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Last July, we shared a blog entry concerning a new judgment by the “Hangzhou Internet Court,” the first court specializing in internet-related matters in China, which held that information stored in blockchain had a time stamp that was admissible as evidence in court. Another internet court was recently launched in Beijing, and a third such court is to open in Guangzhou.

On September 3, China’s Supreme People’s Court issued provisions dealing with issues concerning trials by the internet courts, which took effect on September 7, 2018.

Article 11 of these provisions relates to challenges raised against electronic evidence by one of the parties at trial, based on which the internet courts will admit and confirm the electronic data where the veracity of the electronic data submitted by the parties can be proven by technical means for compiling, protecting, and preventing falsification of evidence, such as electronic signatures, certifiable time stamps, verification of the hash function, blockchain and electronic evidence submitted via the online evidence exchange platform.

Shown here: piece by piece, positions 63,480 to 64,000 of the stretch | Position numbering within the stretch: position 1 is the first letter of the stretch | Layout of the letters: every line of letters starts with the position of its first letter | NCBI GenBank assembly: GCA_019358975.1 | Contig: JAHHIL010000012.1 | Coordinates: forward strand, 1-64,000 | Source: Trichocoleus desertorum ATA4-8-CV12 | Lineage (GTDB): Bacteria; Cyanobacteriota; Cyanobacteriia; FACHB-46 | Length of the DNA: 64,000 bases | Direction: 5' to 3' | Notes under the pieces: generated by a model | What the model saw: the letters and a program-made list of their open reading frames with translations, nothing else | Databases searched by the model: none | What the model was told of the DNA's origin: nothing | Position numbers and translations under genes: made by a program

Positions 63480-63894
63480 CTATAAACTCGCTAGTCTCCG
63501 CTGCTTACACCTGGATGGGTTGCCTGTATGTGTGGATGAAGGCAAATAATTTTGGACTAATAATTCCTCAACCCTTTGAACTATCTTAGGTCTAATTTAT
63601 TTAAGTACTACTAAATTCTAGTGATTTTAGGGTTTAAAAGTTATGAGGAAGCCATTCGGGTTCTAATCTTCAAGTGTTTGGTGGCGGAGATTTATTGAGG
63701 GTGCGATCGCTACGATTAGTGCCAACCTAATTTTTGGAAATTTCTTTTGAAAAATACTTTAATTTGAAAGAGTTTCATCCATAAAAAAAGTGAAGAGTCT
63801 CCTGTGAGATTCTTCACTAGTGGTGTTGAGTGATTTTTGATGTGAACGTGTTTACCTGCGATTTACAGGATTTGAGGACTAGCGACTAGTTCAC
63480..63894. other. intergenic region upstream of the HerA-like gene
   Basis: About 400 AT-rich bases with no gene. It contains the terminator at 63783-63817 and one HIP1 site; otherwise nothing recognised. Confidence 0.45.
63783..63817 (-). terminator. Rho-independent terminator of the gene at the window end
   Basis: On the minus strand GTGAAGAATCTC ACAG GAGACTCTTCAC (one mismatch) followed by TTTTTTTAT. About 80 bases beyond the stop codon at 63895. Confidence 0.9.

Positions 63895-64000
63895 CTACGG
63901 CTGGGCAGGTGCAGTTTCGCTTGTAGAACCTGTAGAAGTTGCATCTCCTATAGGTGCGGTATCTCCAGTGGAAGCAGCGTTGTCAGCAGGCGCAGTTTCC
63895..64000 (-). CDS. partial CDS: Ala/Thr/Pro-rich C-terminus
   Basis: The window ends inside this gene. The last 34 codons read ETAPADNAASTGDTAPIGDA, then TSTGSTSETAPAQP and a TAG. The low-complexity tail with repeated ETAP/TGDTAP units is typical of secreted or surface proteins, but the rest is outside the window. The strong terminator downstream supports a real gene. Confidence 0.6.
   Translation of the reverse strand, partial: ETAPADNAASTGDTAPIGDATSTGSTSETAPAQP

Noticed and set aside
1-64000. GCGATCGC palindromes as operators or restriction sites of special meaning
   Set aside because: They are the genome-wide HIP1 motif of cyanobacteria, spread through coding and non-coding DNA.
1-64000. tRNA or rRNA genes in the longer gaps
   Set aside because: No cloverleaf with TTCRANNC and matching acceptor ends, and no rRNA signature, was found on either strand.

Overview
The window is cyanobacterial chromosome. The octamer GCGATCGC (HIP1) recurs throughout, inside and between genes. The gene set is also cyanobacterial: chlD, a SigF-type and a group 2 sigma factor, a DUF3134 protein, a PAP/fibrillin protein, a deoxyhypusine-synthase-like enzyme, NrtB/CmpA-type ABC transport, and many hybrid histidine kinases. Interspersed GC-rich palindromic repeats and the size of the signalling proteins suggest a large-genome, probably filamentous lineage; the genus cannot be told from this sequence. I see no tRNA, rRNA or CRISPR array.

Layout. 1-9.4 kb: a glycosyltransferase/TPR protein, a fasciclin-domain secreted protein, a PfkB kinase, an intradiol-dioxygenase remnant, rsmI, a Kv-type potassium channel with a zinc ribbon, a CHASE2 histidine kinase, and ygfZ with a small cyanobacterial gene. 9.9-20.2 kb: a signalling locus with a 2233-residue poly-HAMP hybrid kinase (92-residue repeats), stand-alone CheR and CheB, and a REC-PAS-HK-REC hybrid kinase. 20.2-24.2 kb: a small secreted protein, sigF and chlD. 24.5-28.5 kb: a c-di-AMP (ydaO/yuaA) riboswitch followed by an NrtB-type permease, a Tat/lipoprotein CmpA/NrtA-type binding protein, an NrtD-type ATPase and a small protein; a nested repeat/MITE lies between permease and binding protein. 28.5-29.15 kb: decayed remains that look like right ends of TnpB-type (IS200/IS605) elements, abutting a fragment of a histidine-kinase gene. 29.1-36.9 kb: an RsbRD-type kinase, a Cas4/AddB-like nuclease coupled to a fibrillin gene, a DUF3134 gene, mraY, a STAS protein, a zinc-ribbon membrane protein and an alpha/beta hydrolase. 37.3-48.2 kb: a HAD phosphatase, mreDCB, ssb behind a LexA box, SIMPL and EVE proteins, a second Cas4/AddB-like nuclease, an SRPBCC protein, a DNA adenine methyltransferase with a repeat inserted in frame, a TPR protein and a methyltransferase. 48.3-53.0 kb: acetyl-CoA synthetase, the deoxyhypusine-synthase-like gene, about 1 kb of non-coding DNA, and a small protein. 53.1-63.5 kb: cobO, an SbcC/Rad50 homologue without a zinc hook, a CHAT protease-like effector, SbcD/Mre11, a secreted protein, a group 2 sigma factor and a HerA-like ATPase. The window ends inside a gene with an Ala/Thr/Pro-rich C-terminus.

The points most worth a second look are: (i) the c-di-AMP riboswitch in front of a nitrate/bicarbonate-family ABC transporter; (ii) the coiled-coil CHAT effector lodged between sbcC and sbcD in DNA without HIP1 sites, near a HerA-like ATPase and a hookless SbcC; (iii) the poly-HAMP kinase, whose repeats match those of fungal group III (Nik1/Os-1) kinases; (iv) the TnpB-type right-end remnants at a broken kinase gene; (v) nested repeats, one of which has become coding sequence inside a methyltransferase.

The parties can ask a technical expert for an opinion regarding technical issues relating to the electronic data. At the request of the parties or at the direction of the judge, the courts can commission an expert to analyze the veracity of the electronic data or verify other relevant evidence.

One of the advances of these specialized courts is that, as stipulated in the mentioned provisions, internet courts can implement an online platform—the “litigation platform”—to be used exclusively for court proceedings, to file all documents and exhibits to be submitted by the parties or by third parties involved in the lawsuit, and for all procedures and activities connected with the proceedings. In line with article 5, procedures carried out over the litigation platform are legally valid. The provisions also establish that, except in special circumstances where it is considered necessary to confirm the identity of the parties, verify original documents or inspect physical objects, trials will be held over a video and audio (streaming) system.

These provisions are a new step forward in recognizing the legal validity of blockchain technology in China and digitization of court proceedings.

 

By Andrea Ortega y Omar Puertas 

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